History professor Sara Egge to attend Gilded Age seminar at Stanford University
July 11, 2013 By Mariel Smith
Lehrman Institute from a pool of 55 nominees. The seminar, titled
"The Gilded Age," will be held at Stanford University in Stanford,
Calif., July 14–19.
Egge's research focuses on women's suffrage in the Midwest
and Great Plains during the Gilded Age. "I am very much looking
forward to participating in the seminar because it will serve as a
forum thorough which to introduce my work and receive invaluable
feedback," she says.
Financial collapse, corrupt politicians and immigration reform sound like this year's political buzzwords, but they also characterize American society more than a century ago during a period known as the Gilded Age. More importantly, they will be some of the topics at this year's Council of Independent Colleges (CIC) and Gilder Lehrman Institute of American History special seminar — a prestigious gathering that Assistant Professor of History Sara Egge has been selected to attend.
"It was one of those moments when the stars align and my teaching interests along with my scholarly interests came together," she says.
Egge is one of 27 faculty members selected by CIC and the Gilder Lehrman Institute from a pool of 55 nominees. The seminar, titled "The Gilded Age," will be held at Stanford University in Stanford, Calif., July 14–19.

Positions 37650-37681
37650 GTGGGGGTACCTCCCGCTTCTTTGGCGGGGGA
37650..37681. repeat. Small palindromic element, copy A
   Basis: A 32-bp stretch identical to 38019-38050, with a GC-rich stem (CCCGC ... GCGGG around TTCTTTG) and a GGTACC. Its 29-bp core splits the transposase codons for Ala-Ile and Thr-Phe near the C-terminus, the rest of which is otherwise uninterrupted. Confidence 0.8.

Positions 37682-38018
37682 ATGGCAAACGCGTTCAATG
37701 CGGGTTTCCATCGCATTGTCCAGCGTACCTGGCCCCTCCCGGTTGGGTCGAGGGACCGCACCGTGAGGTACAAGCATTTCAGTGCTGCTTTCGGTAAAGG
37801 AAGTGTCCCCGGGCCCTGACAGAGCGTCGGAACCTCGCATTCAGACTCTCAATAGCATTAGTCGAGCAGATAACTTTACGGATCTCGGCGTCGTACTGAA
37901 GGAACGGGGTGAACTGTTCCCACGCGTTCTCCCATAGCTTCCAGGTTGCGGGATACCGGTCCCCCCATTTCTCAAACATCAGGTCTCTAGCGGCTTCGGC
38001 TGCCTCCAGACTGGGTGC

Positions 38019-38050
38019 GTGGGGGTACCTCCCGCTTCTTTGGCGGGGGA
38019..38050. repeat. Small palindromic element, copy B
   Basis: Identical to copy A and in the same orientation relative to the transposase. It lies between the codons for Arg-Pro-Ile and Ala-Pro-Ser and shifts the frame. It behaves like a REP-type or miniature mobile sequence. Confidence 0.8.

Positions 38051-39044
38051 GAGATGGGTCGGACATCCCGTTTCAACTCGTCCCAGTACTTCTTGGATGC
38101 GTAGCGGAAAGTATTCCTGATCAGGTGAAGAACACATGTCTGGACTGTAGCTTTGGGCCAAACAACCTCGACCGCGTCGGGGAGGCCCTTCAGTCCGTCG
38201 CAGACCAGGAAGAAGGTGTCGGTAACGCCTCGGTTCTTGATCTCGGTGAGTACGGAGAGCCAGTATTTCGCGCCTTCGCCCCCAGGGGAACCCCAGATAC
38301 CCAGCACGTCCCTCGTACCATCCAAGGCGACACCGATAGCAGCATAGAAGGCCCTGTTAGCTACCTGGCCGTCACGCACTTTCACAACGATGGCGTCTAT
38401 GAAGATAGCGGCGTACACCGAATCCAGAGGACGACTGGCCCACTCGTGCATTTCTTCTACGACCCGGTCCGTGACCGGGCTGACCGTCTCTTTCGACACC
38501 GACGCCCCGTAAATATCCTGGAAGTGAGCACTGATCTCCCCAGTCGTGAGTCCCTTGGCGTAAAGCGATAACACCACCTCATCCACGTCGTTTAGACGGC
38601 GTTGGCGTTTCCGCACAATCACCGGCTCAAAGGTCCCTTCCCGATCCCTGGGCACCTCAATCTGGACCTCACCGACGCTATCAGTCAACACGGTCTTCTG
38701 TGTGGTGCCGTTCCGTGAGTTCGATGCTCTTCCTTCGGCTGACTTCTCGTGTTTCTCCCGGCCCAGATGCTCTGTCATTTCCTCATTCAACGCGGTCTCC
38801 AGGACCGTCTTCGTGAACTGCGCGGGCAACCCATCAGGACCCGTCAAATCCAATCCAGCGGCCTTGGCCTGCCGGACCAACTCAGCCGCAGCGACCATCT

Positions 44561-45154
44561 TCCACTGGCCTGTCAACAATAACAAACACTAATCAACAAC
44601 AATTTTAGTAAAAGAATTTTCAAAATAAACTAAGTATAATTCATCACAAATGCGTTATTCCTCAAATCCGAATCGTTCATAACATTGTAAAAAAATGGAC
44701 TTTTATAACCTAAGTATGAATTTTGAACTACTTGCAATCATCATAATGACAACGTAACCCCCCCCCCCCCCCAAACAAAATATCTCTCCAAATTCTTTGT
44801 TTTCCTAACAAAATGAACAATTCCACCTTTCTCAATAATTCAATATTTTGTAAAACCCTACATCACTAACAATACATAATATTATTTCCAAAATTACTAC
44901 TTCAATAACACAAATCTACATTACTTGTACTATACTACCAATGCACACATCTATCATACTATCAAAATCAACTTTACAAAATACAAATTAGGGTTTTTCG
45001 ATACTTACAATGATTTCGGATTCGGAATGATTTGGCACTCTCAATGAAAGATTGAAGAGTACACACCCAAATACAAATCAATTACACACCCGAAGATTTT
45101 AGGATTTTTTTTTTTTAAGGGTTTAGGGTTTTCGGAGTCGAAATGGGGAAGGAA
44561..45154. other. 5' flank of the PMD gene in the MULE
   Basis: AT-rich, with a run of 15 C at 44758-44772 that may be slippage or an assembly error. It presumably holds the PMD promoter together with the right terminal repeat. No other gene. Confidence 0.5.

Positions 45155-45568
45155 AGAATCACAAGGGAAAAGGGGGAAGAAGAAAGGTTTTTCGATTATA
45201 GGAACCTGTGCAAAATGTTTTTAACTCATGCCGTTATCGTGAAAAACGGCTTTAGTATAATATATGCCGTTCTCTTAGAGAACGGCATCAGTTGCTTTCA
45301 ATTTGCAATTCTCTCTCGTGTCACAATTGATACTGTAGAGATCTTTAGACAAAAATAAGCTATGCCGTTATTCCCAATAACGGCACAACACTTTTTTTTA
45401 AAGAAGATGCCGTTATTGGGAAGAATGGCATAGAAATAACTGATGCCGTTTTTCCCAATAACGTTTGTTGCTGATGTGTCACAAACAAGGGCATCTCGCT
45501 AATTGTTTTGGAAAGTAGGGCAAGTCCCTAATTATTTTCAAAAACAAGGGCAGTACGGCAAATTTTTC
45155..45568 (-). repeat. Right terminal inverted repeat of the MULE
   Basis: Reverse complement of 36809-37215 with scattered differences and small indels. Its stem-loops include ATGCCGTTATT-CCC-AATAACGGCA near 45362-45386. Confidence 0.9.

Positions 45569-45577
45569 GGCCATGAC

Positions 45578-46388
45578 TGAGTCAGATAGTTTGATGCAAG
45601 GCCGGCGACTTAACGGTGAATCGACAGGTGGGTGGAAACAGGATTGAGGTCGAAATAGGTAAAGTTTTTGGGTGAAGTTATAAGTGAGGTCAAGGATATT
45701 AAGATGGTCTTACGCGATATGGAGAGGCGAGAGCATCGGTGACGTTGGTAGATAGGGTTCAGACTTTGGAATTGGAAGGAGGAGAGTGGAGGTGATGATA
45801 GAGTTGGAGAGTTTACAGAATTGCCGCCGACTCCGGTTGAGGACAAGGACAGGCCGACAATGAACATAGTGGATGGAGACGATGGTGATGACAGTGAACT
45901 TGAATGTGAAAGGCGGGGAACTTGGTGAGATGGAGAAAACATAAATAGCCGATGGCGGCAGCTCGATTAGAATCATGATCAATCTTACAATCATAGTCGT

Egge will benefit immensely from the opportunity to attend, especially since she is planning on teaching a course on the Gilded Age in the spring of 2014.
"One key thing I'm hoping to learn is how to approach this fascinating yet complicated era in American history," she says. "I know that many of the Gilded Age topics and issues will resonate with students today, and I want to be able to connect the material in significant ways."
The seminar is also an opportunity to grow the history program at Centre.
"I'm not sure when the last time was that anyone taught a course on the Gilded Age," Egge says. "This material promises to augment the dynamic work the history program is already undertaking."
Last but not least, the seminar complements and enhances Egge's own research, which focuses on woman suffrage movements in the Midwest and Great Plains during the Gilded Age. She studies ethnicity, immigration and gender as lenses for more deeply understanding the tumultuous social and political atmosphere of the Gilded Age.
"I am very much looking forward to participating in the seminar because it will serve as a forum through which to introduce my work and receive invaluable feedback," she says. "It will also give me the intellectual space that scholars crave — the space to explore ideas and insights surrounded by others with expertise similar to mine."
Ewing T. Boles Professor of History and Chair of the Social Studies Division Steve Beaudoin recognizes that this seminar is a special opportunity, both for Egge and the College.
"Sara's expertise on an oft-overlooked segment of American society during this period adds an important dimension to our understanding of such an important stage in our nation's history," he says. "Her participation in the seminar will put her in touch with scholars who will hopefully bring fresh perspectives to subjects that she's been studying and teaching for years.
"Her participation also raises Centre's stature," he adds, "signaling to a group of distinguished scholars the high caliber of work done by our faculty."
For more information on the seminar, visit the CIC website at www.cic.edu/AmericanHistory.
Centre College, founded in 1819, is a nationally ranked liberal arts college in Danville, Ky. Centre hosted its second Vice Presidential Debate on 10.11.12, and remains the smallest college in the smallest town ever to host a general election debate. For more, click here.